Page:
Eddy current losses are the other type of major losses generated in a running motor. These losses occur when a magnetic field rotates in front of a piece of iron and generates heat. This phenomenon is exactly what happens inside a motor when its rotor magnet spins at high velocity in front of its stator laminations. Eddy current losses are proportional to the square of frequency. With the increased requirement in pressure and flow of modern ventilators, thus in motor rotational speed, it is important to consider this while designing the best motor customized for each ventilation application. The number of rotor magnet pole-pairs in a motor is as much important as is the rotational speed of a motor. As an example, Portescap brushless motors have been optimized with 1 pole pair, thus dividing by 4 the magnitude of Eddy current losses typically generated by 2 pole-pair motors.
Lamination material and thickness selection is also an important step in the design of the best motor for a given application as they both dramatically affect losses generated at high speed. Low core-loss steel lamination material and thinner lamination can reduce operating temperature of motors, but they can rapidly affect its cost as well.
Brushless Motors – The Slotless Coil Technology
Slotless motor self - sustaining coil technology offers the added benefit of not requiring to be hosted by the lamination. Indeed, typical slotted brushless motors stator coils are wound around the lamination teeth created by their profile.
Slotted Versus Slotless Brushless Motor Selection
The benefit of the slotless motor design is that it does not introduce iron in the air gap (area between magnet and copper wire) which further reduces iron losses. This design also yields a smoother rotation as the magnet is not attracted in any preferred position created by the stator teeth. Vibration and noise levels are typically reduced to a great extent.
Consequently, both reduced these residual losses (Eddy & Joules) in some available miniature motors allow operating temperatures to decrease by as much as 25% under the same ventilation requirements (pressure, flow, BPM) than with previous generation motors.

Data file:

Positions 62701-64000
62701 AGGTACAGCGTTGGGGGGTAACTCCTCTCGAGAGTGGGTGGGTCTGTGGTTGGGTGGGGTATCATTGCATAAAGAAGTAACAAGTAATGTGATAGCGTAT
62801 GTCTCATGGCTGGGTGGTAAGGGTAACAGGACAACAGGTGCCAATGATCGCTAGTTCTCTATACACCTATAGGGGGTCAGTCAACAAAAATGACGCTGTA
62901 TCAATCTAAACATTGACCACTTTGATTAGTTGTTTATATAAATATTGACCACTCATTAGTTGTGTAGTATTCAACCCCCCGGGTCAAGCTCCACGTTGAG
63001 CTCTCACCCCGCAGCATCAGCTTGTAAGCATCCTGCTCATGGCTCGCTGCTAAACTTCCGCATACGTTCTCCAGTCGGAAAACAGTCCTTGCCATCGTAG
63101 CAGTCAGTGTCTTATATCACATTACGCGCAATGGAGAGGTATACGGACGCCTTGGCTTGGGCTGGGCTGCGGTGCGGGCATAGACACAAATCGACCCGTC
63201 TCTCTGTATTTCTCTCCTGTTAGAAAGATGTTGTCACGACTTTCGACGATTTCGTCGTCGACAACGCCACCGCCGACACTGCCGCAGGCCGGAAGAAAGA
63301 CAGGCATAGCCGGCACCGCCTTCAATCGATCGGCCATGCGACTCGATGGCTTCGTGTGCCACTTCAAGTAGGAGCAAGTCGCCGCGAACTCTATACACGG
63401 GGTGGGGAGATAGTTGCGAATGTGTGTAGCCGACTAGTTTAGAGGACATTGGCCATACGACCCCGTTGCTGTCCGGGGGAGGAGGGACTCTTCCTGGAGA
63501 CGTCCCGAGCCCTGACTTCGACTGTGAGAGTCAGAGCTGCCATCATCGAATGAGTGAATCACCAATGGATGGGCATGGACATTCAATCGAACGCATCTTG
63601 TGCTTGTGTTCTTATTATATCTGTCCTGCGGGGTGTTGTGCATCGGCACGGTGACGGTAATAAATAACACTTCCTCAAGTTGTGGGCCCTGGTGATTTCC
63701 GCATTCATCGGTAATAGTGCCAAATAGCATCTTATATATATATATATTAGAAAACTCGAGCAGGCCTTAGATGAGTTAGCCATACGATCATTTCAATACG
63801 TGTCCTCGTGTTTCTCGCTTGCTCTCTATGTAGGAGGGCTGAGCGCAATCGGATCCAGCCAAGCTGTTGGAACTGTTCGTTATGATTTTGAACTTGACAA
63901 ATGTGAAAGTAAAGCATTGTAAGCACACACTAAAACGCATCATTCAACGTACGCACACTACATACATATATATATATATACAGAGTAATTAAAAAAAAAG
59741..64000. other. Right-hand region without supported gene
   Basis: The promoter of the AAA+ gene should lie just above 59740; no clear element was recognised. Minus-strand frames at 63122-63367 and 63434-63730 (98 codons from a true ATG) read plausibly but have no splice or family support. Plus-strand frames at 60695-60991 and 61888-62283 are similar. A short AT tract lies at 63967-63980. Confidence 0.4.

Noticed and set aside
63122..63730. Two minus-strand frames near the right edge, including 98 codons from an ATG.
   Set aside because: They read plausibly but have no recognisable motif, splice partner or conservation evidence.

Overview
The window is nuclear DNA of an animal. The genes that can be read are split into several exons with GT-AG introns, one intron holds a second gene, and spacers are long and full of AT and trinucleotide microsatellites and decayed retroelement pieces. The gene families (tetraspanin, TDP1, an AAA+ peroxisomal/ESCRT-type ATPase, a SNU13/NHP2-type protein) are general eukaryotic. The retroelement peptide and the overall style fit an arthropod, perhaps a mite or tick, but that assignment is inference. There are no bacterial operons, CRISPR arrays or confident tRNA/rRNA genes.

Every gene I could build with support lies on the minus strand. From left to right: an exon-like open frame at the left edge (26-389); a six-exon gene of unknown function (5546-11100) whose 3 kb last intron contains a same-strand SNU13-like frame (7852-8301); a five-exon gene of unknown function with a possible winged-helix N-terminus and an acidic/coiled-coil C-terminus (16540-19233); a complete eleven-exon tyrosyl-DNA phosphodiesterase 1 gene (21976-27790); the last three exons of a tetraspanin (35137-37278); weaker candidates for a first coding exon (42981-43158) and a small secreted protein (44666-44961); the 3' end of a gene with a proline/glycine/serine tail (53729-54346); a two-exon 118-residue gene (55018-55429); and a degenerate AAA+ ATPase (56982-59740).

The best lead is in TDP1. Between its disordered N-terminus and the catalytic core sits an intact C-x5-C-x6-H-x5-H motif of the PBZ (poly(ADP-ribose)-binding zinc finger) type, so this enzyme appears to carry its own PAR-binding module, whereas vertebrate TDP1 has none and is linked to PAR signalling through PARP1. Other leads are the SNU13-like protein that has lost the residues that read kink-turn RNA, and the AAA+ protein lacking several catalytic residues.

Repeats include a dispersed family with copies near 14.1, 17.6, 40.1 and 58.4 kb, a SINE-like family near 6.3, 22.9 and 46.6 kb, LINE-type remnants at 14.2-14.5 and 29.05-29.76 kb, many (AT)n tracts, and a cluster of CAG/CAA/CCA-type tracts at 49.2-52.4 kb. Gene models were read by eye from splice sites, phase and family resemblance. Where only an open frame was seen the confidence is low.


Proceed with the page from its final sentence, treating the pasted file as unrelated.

Length is another factor to consider when selecting a motor. A longer motor increases torque constant and reduces the current needed under a same load as compared to a shorter motor. It also has the benefit of better dissipating the temperature generated by its losses. However on the other side, Eddy current losses also increase with the amount of lamination material and inertia is also marginally negatively affected as motor length grows (as opposed to being considerably affected when its diameter grows).
Miniature Motor Selection Considerations
In conclusion, the selection of the best ventilator motor comes down to a balancing act of application requirements. For its ability to continuously deliver full pressure and speed, maximize reliability with best thermal management, and where cost is not as sensitive as in home care solutions, typically larger in size ICU ventilators can accommodate a full length 22 mm slotless BLDC motor.
Home care and transport ventilators designers typically favor a medium length 22mm motor for its compactness, efficiency for longer battery life, reliability in ambulatory applications, more modest cost and the flexibility it offers in providing temporary high pressure & flow or high dynamics.
Dedicated neonatal ventilators, usually running smaller fan impeller will best be designed with lower inertia motors such as Portescap 16 mm brushless slotless motor solution allowing for high speed and acceleration and repeated step function cycles.
Finally, motor and blower integration is key for the best overall flow generation function. Mechanical features of a motor such as shaft, front flange etc need to be customizable to accommodate for the best union of different components.